Should you give advice? The answer is the same whether you’re relating to another adult or to a teenager.
One of my friends has an interesting idiosyncrasy. Whenever we talk, his way of interacting with me is to give me advice. I think he does this because he’s intelligent and has a lot of practical experience. Plus, he’s a really nice guy. He has a good heart, and I think he’s just trying to be helpful. What’s odd is that he offers advice even when I haven’t asked for it, and often it seems off-target, as if he doesn’t know what he’s talking about. His advice always feels inappropriate, because I’m a grown man with three college degrees and 50 years of work and life experience.
He’s not the only person I know who’s quick to offer advice. I think people give advice with a good spirit, just trying to be kind and helpful, especially parents, whose advice is a big part of learning for small children. From Day One, most parents feel it’s their responsibility to guide their children away from harm and help them be happy. And a parent’s love is often expressed in the form of advice. Little kids need advice because they are naive and innocent of the ways of the world. But once a child reaches adolescence they have a lot more experience, and they need to get good at thinking for themselves. Parents who tell their teens what they should do are doing the thinking for the child; they aren’t helping their child learn to use good judgment.
When you give advice to a teenager, you put yourself in the position of trying to solve your child’s problem. This well-intentioned act could have several unwanted consequences.
For one thing, people who are having a bad day or who are dealing with trouble may not want your advice. They may only want you to hear them out while they vent and for you to be a sympathetic ear. So when you give advice, it may strike a wrong chord. They may feel your advice implies that you see them as needy, uninformed or incompetent, while in fact they may feel that in spite of their distress, they know they can handle their own problems, thank you very much. Which is very often the case with healthy, intelligent, experienced people.
So…oops! A kind gesture may not turn out so well. Has that ever happened to you?
Another issue is that it’s hard to solve another person’s problem. The reason is that they have the background information related to the problem, and you don’t. It’s their life, not yours, and much of what’s going on is unknown to you. That’s why when you offer advice, sometimes the other person looks at you in a funny way, as if to say, “What? Where are you coming from?”
But let’s say the person is needy, confused and lacks confidence. Say you make a suggestion or two. If they thank you and actually try what you’ve told them, that doesn’t mean it’s going to work out. And chances are it won’t because, as I said, you don’t have all the facts.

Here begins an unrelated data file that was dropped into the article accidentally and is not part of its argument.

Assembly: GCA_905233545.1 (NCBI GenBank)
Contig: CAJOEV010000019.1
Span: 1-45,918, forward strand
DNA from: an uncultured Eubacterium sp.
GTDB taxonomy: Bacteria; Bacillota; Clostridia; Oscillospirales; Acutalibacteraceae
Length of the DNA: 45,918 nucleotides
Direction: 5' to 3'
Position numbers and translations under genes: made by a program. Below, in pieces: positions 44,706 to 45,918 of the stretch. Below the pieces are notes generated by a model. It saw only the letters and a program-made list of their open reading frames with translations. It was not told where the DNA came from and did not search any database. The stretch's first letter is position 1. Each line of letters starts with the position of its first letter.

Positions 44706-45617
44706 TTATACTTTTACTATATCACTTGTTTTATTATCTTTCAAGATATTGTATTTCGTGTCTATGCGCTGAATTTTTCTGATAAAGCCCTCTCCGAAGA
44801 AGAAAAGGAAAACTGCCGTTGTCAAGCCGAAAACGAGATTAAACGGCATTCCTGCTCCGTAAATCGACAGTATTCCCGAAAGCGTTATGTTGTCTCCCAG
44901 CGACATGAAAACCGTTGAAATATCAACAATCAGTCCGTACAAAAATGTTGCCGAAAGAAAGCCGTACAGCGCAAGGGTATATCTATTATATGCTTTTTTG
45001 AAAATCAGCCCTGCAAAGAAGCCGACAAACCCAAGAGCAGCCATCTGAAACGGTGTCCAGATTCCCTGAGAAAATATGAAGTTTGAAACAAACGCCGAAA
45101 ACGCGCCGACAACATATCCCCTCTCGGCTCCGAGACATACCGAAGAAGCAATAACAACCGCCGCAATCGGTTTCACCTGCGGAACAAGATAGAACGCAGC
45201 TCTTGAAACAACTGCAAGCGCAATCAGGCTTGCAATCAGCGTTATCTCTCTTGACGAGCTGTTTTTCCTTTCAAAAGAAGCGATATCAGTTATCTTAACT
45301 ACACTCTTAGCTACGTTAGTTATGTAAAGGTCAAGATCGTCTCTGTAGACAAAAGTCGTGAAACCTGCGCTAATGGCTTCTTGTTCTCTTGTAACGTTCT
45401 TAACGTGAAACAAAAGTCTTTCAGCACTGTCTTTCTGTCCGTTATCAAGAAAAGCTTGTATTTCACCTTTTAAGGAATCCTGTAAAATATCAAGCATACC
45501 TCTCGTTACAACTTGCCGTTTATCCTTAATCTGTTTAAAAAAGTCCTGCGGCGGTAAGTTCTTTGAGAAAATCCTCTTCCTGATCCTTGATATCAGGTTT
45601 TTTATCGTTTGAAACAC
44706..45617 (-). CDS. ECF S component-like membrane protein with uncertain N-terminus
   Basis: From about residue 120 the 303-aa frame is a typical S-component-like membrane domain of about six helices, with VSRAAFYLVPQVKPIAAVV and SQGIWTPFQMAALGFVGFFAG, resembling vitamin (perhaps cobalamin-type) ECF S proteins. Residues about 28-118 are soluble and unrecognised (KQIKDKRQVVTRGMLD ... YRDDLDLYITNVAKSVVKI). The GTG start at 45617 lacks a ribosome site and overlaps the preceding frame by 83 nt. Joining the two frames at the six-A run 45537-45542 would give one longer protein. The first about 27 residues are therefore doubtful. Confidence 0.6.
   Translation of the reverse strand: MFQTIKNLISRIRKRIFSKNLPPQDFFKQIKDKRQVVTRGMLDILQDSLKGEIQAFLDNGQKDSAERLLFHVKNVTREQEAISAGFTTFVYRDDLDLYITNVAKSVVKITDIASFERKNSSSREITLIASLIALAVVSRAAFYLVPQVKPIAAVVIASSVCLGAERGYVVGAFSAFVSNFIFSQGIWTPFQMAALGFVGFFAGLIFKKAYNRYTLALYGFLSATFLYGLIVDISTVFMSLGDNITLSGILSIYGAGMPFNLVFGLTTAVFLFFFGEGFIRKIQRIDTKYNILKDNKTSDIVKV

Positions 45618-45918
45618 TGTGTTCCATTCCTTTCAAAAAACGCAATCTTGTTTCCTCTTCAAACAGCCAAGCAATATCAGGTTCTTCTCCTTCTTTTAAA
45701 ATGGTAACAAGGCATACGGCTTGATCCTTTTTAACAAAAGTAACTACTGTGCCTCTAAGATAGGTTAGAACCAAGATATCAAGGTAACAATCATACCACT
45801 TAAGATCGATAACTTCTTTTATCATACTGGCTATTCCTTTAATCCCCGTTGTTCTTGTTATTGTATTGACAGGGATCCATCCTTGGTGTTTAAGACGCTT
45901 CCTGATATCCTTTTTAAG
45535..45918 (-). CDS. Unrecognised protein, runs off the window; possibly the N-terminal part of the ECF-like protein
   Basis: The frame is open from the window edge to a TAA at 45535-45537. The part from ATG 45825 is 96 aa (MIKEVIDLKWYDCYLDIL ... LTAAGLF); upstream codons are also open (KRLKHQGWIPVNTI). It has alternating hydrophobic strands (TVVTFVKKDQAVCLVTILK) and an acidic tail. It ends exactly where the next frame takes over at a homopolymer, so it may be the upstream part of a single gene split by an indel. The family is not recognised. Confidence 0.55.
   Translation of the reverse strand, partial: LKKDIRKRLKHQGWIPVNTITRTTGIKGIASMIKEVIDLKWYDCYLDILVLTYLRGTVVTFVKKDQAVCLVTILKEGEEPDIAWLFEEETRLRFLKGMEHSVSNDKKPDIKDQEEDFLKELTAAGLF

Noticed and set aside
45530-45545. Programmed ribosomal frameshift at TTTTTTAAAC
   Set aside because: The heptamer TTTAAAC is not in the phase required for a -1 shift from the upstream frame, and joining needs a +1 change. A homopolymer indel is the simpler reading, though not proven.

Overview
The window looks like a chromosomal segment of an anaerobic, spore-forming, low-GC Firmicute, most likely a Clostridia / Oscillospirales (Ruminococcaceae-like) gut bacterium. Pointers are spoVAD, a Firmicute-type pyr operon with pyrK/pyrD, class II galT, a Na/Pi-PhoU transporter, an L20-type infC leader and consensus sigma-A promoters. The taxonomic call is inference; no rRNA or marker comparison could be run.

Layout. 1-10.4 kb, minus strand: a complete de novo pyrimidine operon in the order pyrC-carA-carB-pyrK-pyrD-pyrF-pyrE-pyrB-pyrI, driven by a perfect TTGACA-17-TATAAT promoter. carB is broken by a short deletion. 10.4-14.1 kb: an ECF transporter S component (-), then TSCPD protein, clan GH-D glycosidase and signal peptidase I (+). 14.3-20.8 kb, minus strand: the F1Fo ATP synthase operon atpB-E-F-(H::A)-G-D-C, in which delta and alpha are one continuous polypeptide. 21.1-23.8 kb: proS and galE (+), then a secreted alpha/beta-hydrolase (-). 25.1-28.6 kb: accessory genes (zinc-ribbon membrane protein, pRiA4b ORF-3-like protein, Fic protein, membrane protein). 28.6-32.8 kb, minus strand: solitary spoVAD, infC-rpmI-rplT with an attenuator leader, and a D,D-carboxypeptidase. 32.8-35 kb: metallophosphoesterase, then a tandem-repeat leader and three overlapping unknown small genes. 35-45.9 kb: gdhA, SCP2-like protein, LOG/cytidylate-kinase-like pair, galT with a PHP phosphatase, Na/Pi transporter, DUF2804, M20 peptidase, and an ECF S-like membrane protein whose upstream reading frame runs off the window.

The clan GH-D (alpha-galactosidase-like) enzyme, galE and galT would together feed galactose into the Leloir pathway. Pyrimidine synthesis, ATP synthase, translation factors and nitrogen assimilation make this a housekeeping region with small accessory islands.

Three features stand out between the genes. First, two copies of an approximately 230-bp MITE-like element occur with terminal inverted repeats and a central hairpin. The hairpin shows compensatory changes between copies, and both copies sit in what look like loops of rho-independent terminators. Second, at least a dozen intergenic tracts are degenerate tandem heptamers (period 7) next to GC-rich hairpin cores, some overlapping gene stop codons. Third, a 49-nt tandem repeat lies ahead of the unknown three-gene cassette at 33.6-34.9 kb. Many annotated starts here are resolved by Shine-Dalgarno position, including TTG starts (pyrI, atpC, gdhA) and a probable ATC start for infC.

You may feel great that you’ve helped someone, that your knowledge of the world is substantial enough to help your friends. But if your advice doesn’t work, it might make matters worse. And they could blame you for it.
Even in the best case scenario, there are risks. Say someone needs help and you offer it. Say your advice is appropriate and has the desired effect. It actually solves their problem. Very likely, they’ll feel gratitude. But if this becomes a pattern in your relationship, your support can create a pattern of dependency. This would be unfortunate because both adults and young people need to be able to solve their own problems. If you routinely come to their rescue, it can reinforce their perception of helplessness. This could prevent them from building the self-confidence and self-esteem they need to stand on their own two feet. So your advice would have helped keep them needy and dependent.
This is why I believe giving advice can be riskier than most people appreciate. I also believe that people often give advice because they feel comfortable in a “parent-child” relationship (where they are the parent), rather than in a relationship of equals.
It’s something to watch out for.
But this doesn’t mean that compassion is dangerous or wrongheaded or that you should stop helping people. I think the answer is to try to help people help themselves. As the old saying goes, “Give a man a fish and he will eat for a day, teach a man to fish and he will eat for life.”
In the best spirit of compassion, we become listeners, so we can understand what people are feeling and what they really need from us. It’s a mistake to automatically assume they want us to give them “the answer.”
Instead, we can encourage them, which means to affirm both their situation, their strengths and the possibilities. If they lack information, tools, and other resources, we can help them find these things – without telling them what to do. And if they are seriously ill or disabled, then we can go as far as our hearts will take us to help them with things they can’t do for themselves – until they can. If you’ve ever been a caretaker, you know there’s a fine line there, and you need to find out where it is.
I think the best spirit of helpfulness is to find out what people really need and give them enough support so they can help themselves. Because when they do that, the rewards are profound.
The best alternative to giving advice is to help people think for themselves by asking open-ended questions, such as: “What do you think the problem is?” “How have you solved this problem in the past?” “What are some other ways to deal with it?” “What could happen if you do that?” And so forth. While affirming them, you can inspire them to consider their own best actions.
A powerful way of talking to teens is described in Chapter 5 of my new book: How Your Teen Can Grow a Smarter Brain.
Also, you can download 4 FREE guides, such as “A Practical Plan to Moderate Teen Screen Exposure.”